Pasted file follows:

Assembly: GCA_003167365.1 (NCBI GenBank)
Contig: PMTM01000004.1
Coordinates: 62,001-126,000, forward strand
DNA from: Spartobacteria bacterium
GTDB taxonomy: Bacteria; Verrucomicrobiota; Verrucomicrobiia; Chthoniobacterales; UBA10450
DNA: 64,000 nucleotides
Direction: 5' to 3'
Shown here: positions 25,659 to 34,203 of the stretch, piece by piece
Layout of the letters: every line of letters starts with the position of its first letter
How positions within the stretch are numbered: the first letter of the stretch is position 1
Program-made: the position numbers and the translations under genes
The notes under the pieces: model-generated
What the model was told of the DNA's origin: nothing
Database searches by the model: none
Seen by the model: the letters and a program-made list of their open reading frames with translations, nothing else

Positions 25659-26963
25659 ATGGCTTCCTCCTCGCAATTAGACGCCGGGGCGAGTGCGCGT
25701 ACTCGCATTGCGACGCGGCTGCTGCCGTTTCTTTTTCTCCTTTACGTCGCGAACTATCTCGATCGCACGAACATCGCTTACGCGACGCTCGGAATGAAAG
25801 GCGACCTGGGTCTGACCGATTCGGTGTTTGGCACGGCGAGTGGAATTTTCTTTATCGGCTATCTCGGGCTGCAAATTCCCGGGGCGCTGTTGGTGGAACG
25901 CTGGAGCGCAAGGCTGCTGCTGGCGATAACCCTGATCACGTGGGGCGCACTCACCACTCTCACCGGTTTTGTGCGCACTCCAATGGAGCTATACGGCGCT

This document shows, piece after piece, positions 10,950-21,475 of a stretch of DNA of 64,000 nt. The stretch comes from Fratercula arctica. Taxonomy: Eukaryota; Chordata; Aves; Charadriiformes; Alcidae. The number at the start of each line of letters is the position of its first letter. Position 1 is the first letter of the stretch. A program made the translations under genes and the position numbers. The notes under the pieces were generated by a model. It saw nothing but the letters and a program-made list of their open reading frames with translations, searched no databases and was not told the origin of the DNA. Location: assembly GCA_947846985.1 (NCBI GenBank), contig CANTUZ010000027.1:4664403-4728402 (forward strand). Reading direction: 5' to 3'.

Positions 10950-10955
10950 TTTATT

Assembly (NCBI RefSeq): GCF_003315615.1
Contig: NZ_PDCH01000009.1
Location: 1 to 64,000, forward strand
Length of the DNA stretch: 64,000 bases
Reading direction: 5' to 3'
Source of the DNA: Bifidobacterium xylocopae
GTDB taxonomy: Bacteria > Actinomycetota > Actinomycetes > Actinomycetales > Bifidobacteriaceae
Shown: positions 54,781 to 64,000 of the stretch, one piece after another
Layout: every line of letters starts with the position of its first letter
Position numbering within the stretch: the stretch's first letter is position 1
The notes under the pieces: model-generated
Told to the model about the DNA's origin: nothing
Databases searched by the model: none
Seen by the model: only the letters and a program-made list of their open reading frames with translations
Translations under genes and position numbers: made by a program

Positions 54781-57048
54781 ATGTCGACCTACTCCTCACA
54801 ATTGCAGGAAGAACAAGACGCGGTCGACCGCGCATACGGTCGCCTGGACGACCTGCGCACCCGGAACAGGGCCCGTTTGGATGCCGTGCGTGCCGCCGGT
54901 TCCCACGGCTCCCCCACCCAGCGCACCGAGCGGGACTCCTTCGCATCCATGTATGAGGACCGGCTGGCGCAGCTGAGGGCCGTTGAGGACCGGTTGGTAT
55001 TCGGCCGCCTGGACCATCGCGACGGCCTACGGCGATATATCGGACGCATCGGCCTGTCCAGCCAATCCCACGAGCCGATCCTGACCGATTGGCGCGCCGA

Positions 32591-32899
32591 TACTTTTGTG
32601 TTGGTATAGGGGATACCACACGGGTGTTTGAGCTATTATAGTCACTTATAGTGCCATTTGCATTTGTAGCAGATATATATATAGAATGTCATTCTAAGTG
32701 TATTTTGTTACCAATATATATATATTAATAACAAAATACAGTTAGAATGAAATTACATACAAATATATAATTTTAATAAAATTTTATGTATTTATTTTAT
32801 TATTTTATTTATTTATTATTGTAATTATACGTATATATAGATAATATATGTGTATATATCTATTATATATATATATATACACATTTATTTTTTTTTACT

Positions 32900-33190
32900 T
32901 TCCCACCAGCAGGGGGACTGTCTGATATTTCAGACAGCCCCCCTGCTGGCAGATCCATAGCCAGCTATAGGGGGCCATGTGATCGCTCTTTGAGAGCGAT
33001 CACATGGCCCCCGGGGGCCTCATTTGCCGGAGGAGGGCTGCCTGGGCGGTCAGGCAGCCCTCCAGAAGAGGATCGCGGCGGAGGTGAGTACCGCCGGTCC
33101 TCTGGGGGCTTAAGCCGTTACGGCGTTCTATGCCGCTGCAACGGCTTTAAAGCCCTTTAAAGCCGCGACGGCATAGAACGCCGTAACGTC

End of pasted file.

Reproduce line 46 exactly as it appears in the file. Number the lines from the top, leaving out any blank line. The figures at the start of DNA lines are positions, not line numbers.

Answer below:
32601 TTGGTATAGGGGATACCACACGGGTGTTTGAGCTATTATAGTCACTTATAGTGCCATTTGCATTTGTAGCAGATATATATATAGAATGTCATTCTAAGTG